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Jeffrey Laitman

Associate Professor, Departments of Cell Biology and Anatomy, and of Otolaryngology and Director of Gross Anatomy, Mount Sinai School of Medicine Associate Professor, Graduate Faculties of Biomedical Sciences and of Anthropology City University of New York Research Associate, Department of Anthropology, American Museum of Natural History Member, New York Consortium in Evolutionary Primatology Ph.D., Anatomy and Anthropology, Yale University, 1977

Fields of Study

Paleoanthropology, human and comparative anatomy, evolution of the mammalian upper respiratory/vocal tract, evolution of speech and language.

Current Research Interests

My overall interest is in exploring the evolution of human functional anatomy. In particular, my research has focused on the development and evolution of the human upper respiratory region, a vital area which sits at the crossroads of our breathing, swallowing and vocalizing pathways. These studies have led me to investigate questions on the origins of human vocal ability and speech. In this regard, our laboratory has examined aspects of comparative and developmental anatomy of the vocal tract and brain within a wide range of mammals. Knowledge gleaned from these ongoing studies has enabled us to develop methods of reconstructing the vocal abilities of our hominid ancestors, and to offer new directions in addressing some of the central questions on the origins of speech and language.

Selected Publications

Laitman, J.T., Van De Water, T.R. and Noden, D. (1995) Formation of the Larynx: From homeobox genes to critical periods. In (W.J. Gould, J.S. Rubin, G. Korovin and R. Sataloff, eds) Diagnosis and Treatment of Voice Disorders. Igaku-Shoin, New York and Tokyo, 9-23.

Reidenberg, J.S. and J.T. Laitman (1994) Anatomy of the hyoid apparatus in Odontoceti (toothed whales): Specializations of their skeleton and musculature as compared with those of terrestrial mammals. Anat. Rec. 240: 598-624.

Gannon, P.J., A.R. Eden and J.T. Laitman (1994) Functional compartments of the tensor veli palatini muscle. Arch. Otolaryngol. Head Neck Surg. 120: 1382-1389.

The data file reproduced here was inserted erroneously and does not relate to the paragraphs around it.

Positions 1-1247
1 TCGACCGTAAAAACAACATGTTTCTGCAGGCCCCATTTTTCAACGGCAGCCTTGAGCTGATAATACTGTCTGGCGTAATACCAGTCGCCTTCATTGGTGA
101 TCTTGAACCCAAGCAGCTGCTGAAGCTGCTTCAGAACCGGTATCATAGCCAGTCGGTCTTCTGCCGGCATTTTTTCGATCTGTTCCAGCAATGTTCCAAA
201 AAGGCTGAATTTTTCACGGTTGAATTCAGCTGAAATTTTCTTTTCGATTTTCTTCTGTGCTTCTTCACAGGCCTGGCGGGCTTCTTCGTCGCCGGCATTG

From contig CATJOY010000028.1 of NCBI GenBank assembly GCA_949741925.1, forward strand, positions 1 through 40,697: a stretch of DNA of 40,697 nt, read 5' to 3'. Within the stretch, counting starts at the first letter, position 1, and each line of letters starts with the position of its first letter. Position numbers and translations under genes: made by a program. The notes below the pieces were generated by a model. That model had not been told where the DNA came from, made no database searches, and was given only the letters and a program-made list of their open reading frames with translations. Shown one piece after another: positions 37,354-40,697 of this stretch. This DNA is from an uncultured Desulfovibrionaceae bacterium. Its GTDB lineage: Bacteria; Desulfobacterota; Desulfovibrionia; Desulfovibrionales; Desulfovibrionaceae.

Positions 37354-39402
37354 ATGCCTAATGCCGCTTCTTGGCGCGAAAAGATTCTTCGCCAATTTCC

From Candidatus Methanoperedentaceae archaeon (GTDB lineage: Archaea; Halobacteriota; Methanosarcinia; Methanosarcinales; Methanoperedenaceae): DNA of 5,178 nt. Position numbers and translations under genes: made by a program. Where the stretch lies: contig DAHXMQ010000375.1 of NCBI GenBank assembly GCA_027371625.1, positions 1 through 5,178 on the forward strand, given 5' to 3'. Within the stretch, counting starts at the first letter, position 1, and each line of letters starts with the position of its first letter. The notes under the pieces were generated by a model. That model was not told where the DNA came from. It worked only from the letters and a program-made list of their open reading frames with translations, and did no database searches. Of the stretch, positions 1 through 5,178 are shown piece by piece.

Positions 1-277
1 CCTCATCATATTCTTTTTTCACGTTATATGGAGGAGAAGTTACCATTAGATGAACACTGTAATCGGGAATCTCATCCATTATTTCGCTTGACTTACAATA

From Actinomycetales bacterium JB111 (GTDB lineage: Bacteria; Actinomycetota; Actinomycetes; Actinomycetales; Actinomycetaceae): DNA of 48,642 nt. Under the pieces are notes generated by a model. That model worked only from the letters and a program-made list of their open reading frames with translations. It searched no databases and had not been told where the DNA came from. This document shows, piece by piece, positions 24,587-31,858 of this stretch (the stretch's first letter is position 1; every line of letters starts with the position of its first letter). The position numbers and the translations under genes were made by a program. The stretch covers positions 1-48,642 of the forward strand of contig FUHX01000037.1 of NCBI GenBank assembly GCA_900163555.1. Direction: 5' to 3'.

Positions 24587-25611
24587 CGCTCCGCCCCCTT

Laitman, J.T. and J.S. Reidenberg (1993) Specializations of the human upper respiratory and upper digestive systems as seen through comparative and developmental anatomy. Dysphagia 8: 318-325.

Lieberman, P., J.T. Laitman, J.S. Reidenberg, and P.J. Gannon (1992) The anatomy, physiology, acoustics and perception of speech: Essential elements in analysis of the evolution of human speech. J. Hum. Evol. 23(6): 447-467.

Laitman, J.T., J.S. Reidenberg and P.J. Gannon (1992) Fossil skulls and hominid vocal tracts: New approaches to charting the evolution of human speech. In (J. Wind et al eds) Language Origin: A Multidisciplinary Approach. Kluwer Academic Publishers, Dordrecht, Netherlands, 395-407.

Laitman, J.T. & Reidenberg, J.S. (1988) Advances in understanding the relationship between the skull base and larynx with comments on the origins of speech. Human Evolution 3: 99-109.

Gannon, P.J., Eden, A. & Laitman, J.T. (1988) The subarcuate fossa and cerebellum in extant primates: Comparative study of a skull-brain interface. Am. J. Phys. Anthropol. 77: 142-163.

Laitman, J.T. & Heimbuch, R.C. (1982). The basicranium of Plio-Pleistocene hominids as an indicator of their upper respiratory systems. Am. J. Phys. Anthropol. 59:323-344.

Laitman, J.T., Heimbuch, R.C. & Crelin, E.S (1979). The basicranium of fossil hominids as an indicator of their upper respiratory systems. Am. J. Phys. Anthropol. 51:15-34.

Laitman, J.T., Heimbuch, R.C. & Crelin, E.S. (1978). Developmental change in a basicranial line and its relationship to the upper respiratory system in living primates. Am. J. Anat. 152:467-482.